As I read the news Thursday of the return of the ski train between Denver and Winter Park, it got me to thinking about our parking problem here in Vail. Specifically, is it really a parking problem — one that by the way signals the runaway success of a business — or is it more of a car problem?
And do you solve a car problem by slapping up more concrete in the form of very expensive and very ugly parking structures, which in the rest of the country are incidentally called parking garages? I don’t think so, and clearly neither did the majority of the Vail Town Council.
It’s the old “Do you build the church for Easter Sunday? debate” that we’ve been having here for decades, or at least since I got to town in 1991, and it’s the same argument that rages around Interstate 70.
Would you just keep adding lanes to accommodate Friday and Sunday afternoon traffic volume in the winter, even if you physically and financially could? Fact is, it’s impossible to six, seven or eight-lane I-70 through narrow canyons and in the midst of mountain towns bisected by the highway. And most of the time you don’t need that much traffic capacity anyway.
But that weekend gridlock on I-70 costs millions of dollars in lost productivity, lost travel time and potentially lost tourism as snow riders figure out it’s a lot easier to get to the slopes from the Salt Lake City airport than it is from Denver International.
So far it hasn’t hurt us too much as Colorado remains a more popular ski destination by a three-to-one margin over Utah, but over time, travel and parking woes could wind up costing Colorado ski resorts – particularly the ones along the I-70 corridor.
It’s interesting to note that the revived Amtrak Winter Park Express rail service probably would not have happened without a $1.5 million grant from the Colorado Department of Transportation, which knows it has to do all it can to get people out of their cars on busy ski weekends. And while it’s heavily subsidized, CDOT’s Bustang bus service also has been a runaway success.
These are visionary innovations that really aren’t that visionary. It’s just a matter of convincing snow riders to leave their rolling ski lockers at home and take public transportation to the slopes. The Europeans have been doing it virtually since the birth of alpine skiing in the Arlberg.
You can jump on a train with your skis and jump off at St. Anton. I know because I’ve done it You can take a train from near Sestriere in western Italy all the way to the aforementioned St. Anton. I know because I’ve done it … and it was relaxing and very enjoyable.
The ski train to Winter Park is the only one in the nation. I know because I’ve ridden it. And it’s a shame it’s the exception and not the rule. We are a car-centric society, and it hurts us competitively as ski resort communities in the central Rockies of Colorado.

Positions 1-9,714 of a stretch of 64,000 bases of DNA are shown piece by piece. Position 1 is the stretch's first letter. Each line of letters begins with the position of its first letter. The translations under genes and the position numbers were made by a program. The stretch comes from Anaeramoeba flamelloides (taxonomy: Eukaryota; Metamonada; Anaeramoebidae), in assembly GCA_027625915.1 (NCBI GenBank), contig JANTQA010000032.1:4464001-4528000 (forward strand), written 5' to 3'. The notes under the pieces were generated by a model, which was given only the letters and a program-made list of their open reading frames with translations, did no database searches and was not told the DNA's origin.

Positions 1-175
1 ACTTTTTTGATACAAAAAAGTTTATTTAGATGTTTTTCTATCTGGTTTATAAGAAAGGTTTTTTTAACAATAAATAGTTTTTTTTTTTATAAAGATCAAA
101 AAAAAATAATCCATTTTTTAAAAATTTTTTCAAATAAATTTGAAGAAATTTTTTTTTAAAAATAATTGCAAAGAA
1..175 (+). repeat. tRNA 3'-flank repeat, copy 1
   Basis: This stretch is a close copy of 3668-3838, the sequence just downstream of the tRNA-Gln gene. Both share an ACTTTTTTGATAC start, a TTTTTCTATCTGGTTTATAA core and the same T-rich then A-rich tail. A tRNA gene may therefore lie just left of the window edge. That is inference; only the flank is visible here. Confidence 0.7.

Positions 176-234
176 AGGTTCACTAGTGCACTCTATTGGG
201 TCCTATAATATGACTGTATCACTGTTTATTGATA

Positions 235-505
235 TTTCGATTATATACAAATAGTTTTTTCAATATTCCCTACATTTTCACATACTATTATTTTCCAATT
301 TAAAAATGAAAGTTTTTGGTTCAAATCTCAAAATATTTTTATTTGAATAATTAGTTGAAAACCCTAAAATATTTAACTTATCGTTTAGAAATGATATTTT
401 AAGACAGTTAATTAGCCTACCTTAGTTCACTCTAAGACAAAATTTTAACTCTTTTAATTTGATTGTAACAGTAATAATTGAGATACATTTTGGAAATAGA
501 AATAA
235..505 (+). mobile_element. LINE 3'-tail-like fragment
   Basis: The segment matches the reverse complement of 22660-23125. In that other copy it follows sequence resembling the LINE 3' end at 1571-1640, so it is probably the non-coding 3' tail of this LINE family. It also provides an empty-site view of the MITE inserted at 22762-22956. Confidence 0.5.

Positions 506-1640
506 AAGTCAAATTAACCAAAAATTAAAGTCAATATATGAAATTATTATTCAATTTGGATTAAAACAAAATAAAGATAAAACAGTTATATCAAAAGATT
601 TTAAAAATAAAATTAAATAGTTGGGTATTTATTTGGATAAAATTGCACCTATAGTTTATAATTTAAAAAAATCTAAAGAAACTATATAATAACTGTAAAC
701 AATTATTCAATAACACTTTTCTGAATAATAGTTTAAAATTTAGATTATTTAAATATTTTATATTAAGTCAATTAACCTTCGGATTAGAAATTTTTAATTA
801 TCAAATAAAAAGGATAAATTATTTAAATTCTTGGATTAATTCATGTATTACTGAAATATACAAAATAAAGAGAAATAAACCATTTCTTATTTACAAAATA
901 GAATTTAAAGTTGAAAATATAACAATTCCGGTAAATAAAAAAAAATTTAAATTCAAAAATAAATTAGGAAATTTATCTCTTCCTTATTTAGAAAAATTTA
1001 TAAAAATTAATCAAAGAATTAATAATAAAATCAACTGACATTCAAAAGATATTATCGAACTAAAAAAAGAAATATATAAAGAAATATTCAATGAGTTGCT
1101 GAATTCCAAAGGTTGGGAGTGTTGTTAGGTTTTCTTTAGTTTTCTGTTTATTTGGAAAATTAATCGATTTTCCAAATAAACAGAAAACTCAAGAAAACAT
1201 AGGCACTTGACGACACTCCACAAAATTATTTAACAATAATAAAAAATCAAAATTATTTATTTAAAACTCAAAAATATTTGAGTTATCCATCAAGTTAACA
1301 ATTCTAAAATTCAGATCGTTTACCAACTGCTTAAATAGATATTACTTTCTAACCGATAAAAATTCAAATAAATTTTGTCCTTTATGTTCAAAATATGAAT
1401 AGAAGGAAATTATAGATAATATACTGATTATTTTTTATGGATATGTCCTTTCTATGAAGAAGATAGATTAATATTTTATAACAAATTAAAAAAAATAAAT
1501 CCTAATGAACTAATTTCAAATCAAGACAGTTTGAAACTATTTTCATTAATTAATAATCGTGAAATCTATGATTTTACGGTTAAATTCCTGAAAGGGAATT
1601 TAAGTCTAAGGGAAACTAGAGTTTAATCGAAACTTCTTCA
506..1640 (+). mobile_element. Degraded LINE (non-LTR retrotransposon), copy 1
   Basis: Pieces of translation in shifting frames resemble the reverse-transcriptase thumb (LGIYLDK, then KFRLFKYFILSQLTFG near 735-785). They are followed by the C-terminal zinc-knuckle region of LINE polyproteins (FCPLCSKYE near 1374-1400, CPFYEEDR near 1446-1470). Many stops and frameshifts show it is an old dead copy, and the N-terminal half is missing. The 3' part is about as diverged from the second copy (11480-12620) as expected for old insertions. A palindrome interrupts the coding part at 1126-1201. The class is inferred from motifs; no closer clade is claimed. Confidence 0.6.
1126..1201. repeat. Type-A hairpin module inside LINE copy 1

Even Canada, a nation far more Euro in its thinking on topics such as health care, has consumed the car Kool-Aid when it comes to traveling to its mountain resorts.
I wrote about the transportation woes when I worked at the Vancouver 2010 Winter Olympics, where Whistler and Vancouver might as well have been in two different countries and organizers inexplicably shut down their ski train before the Games. That was not visionary, especially for what was billed as the Green Games.
Vail used to be visionary. It took a lot of vision to build a Tyrolean village in a sheep pasture to begin with. Then when I first moved to town Vail put in one of the first traffic roundabouts in the state. Despite the grousing of ski filmmaker Warren Miller, roundabouts are now everywhere.
Clearly a little more vision is necessary to position Vail for success over the next 50 years. The vision to figure how to shuttle workers — especially construction workers — into town from outlying lots so that they don’t take spaces that should be dedicated to paying customers. That would be a good start.
The vision to perhaps develop commuter rail to our own underutilized regional airport in Gypsum, which happens to have a dormant rail line running all the way through Dowd Junction to Minturn and eventually the Front Range. The tracks have not been abandoned, but they are dormant, and it would take visionary negotiation with the railroad to use them for passengers.
The vision to consider gondolas and chairlifts as modes of transportation. Vail’s founders one day hoped to connect Vail and Beaver Creek with lifts, the way many European resorts are interconnected – sometimes with a single lift serving one small town. Part of that vision was realized with the ski village and lift connection of Arrowhead to Beaver Creek and Avon.
Minturn is an old railroad town with rail yards perfect for parking cars and an established ski route called the Minturn Mile. Imagine a chairlift connection to such parking and housing possibilities. Similarly, Meadow Mountain could connect to Minturn and in turn to Beaver Creek, which could also connect to Eagle-Vail.
Vail Resorts would have to be a catalyst for such innovation, but there is recent precedent with the ski company’s visionary gondola connection between Park City and the Canyons forming the largest ski area in the United States and possibly launching that state’s Era of the Interconnect.
All of these things would require jumping through possibly insurmountable regulatory hurdles, raising trainloads of cash through public-private partnerships, convincing environmentalists and NIMBY’s alike that getting cars off the road is a good thing, and ultimately it would require a healthy dose of something we seem to be lacking as a community and a nation in recent years: Vision.
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